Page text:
The game is incredibly fast-paced and very responsive, making each game a very engaging experience in itself. More heroes are collected by completing levels, which get more and more difficult as you go along. Individual heroes can be levelled up either by getting more kills or by using diamonds, making them more proficient. Further, the player can use gold coins to add further buffs to the party at the beginning of each level.

All this, however, bears heavily on IAP, as prices are rather steep for most things. While I am not against the idea of pushing IAPs by increasing the grind value (the game is free, after all), it might end up being prohibitive to all but the die-hard following that the game acquires. The game also has an arena mode, where each game takes up one gold coin. In this mode, the player can join up with a guild or start his own. The number of kills made daily in arena mode count to a global leaderboard of guilds, and the players earn rewards depending on the performance of their guild.

Nimble Quest is worth trying out for its new ideas, fantastic gameplay, and even for its retro pixel graphics, even if progression leans heavily on IAP.



By Sameer Desai

Platforms: iOS; Price: Free

Track surfaces are a mix of asphalt and dirt and the various cars on offer perform differently on each surface.

Nitro is a free-to-play racing game with real-time multiplayer – that’s about as specific as I can be about it, because there’s really nothing about this game that really jumps out at you as original or unique. It’s a well designed 3D racing game, with controls that are easy to get into, and there’s plenty of content to go through as well. There’s also head-to-head multiplayer with friends and six-player multiplayer lobbies, aside from the rivals that you can take on solo.

The game uses tilt for steering, with virtual controls for throttle and break. There’s also a shot of nitrous that you can use for a speed boost once during a race, and holding long drifts also earns you some instant boost. Tracks look good and they’re well designed with frequent shortcuts. Track surfaces are a mix of asphalt and dirt and the various cars on offer perform differently on each surface. There’s also a comprehensive customisation system to upgrade your car’s look and performance. Cars fall under various classes and the multi-layered upgrades let you improve various parameters, such as speed, acceleration, handling and off-road performance. It’s quite a deep system.

This is a free-to-play game, so upgrades come with wait times, but it’s quite lenient and the currencies that let you skip the wait and to buy new upgrades are doled out quite liberally. I’ve personally never been a fan of tilt controls, but other than that, there’s really not a lot the game does wrong. If you also game on console or PC, you seen everything Nitro has to offer elsewhere, but if an iOS device is your only source for gaming, Nitro is a fun game, right up there with the likes of Asphalt.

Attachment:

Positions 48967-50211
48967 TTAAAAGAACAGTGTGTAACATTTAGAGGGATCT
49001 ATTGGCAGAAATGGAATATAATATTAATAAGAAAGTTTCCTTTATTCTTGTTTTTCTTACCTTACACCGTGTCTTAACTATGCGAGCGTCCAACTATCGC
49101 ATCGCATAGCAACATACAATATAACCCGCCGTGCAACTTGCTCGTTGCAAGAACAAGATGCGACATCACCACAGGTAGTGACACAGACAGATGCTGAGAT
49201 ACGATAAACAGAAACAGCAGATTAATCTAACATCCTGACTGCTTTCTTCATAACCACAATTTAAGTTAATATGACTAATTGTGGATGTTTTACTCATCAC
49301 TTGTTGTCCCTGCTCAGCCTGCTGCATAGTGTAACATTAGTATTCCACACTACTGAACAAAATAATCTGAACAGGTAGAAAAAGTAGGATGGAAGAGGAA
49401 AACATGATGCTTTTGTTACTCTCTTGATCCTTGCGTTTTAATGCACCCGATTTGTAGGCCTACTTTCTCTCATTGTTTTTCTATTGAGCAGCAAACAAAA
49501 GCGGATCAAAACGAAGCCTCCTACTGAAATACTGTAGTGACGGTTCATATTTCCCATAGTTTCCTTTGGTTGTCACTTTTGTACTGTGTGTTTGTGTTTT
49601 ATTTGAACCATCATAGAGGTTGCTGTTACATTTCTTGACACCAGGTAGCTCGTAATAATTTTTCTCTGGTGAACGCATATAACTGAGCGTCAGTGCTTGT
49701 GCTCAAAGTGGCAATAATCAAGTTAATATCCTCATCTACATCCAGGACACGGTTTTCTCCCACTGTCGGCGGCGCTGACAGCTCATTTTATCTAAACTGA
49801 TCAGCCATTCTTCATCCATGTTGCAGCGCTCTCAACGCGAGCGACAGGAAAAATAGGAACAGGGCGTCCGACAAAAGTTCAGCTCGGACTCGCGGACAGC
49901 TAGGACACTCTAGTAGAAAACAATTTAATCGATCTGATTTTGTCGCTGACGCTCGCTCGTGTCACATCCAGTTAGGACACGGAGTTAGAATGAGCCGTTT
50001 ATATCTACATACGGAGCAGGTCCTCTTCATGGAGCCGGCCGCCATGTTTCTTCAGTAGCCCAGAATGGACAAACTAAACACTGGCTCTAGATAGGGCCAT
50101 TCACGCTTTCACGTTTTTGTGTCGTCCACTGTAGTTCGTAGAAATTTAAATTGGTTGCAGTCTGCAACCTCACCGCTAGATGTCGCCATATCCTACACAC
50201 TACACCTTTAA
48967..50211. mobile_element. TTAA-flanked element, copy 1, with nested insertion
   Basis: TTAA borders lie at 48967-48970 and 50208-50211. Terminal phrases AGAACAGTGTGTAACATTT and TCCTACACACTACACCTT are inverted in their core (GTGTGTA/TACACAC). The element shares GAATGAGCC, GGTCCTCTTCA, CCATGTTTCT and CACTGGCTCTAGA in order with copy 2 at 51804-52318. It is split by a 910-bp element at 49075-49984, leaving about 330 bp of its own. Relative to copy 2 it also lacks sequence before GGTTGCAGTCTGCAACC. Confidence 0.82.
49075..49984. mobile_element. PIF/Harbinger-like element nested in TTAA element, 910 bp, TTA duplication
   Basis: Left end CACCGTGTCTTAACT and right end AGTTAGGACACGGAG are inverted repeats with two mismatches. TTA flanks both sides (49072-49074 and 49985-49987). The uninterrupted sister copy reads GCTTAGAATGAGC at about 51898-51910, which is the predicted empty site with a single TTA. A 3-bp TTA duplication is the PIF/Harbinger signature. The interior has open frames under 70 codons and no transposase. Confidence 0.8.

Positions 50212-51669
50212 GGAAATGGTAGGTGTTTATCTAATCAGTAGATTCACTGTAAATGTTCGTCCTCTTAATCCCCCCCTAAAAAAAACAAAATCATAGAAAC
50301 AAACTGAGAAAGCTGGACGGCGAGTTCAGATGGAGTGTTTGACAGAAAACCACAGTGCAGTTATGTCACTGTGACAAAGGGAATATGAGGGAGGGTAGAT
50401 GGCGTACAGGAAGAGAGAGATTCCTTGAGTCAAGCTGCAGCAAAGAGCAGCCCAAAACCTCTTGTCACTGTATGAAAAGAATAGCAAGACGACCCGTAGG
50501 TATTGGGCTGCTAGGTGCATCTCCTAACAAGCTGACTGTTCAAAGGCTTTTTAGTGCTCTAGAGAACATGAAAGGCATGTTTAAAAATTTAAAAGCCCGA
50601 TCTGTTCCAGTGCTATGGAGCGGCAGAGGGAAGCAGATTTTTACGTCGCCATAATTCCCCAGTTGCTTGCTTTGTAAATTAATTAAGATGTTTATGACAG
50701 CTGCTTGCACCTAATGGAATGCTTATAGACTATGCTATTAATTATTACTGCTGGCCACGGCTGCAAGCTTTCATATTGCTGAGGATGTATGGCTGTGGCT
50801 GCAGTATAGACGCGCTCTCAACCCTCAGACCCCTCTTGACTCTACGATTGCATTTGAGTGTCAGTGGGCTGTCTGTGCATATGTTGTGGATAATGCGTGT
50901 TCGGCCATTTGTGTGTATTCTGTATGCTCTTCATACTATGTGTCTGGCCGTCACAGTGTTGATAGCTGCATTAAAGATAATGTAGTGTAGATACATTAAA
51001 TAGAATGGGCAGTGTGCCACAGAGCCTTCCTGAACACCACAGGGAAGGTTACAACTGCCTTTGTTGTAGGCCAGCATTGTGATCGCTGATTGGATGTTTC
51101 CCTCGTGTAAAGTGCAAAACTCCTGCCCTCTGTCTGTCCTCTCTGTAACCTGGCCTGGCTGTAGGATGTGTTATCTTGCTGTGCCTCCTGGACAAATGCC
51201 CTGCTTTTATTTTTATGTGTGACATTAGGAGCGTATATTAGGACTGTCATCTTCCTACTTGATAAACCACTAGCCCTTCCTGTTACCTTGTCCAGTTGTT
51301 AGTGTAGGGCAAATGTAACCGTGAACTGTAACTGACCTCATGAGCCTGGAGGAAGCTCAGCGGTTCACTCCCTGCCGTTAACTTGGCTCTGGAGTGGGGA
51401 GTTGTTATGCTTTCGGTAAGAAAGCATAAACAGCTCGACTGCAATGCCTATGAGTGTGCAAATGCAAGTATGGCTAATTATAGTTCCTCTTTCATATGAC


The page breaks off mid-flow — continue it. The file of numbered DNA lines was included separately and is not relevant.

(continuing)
By Amit Goyal

Platforms: iOS; Price: Rs 55

The game is all about timing, and every gameplay mechanic fits in with this core idea that drives the game forward.

Mittens is the newest physics puzzler from Disney, following in the footsteps of the rather fantastic Where’s My Water and Where’s My Perry. Disney does seem to have a knack for the genre, because not only does Mittens match up to those games in presentation, charm, visuals and gameplay, but it is also a great example of how to do a physics puzzler. As I have mentioned in reviews of games like Be Together and Cyto, physics-based puzzles are fast becoming a genre of cobbled together mechanics created out of convenience rather than being part of a single idea. Mittens follows a simple premise – timing. The game is all about that, and every gameplay mechanic fits in with this core idea that drives the game forward.

Mittens is trying to impress a lady kitten, and he must go through a series of levels to acquire the objects of her desire, so that he can join that list as well. Each level requires Mittens to reach a final objective (milk in the first world, balloons in the second). The player has the optional challenge of collecting three diamonds per level. The game is played by manipulating the environment; wooden ledges can be swiped to drop Mittens on to lower platforms; windows can be opened to give him a boost; and antennae can be used as slingshots. As you play further, you enter the circus, which has Mittens being fired out of cannons, flying through rings of fire, and riding roller coasters.

It’s an enjoyable game, where the key is to get the timing of your move right in order to move ahead. The difficulty scales up nicely, with some real head-scratchers later in the game, especially if you are going for all the diamonds in each level. Each world has twenty levels, with an additional five levels that can be unlocked by collecting diamonds. The game comes with 75 levels, with another 25 that can be bought for an additional Rs 55.

The game looks fantastic, with vibrant colours and highly expressive character models. It’s hard not to break into a smile at many of the game’s moments, such as the end of each level when Mittens celebrates. It’s the ideal icing on a very delicious cake.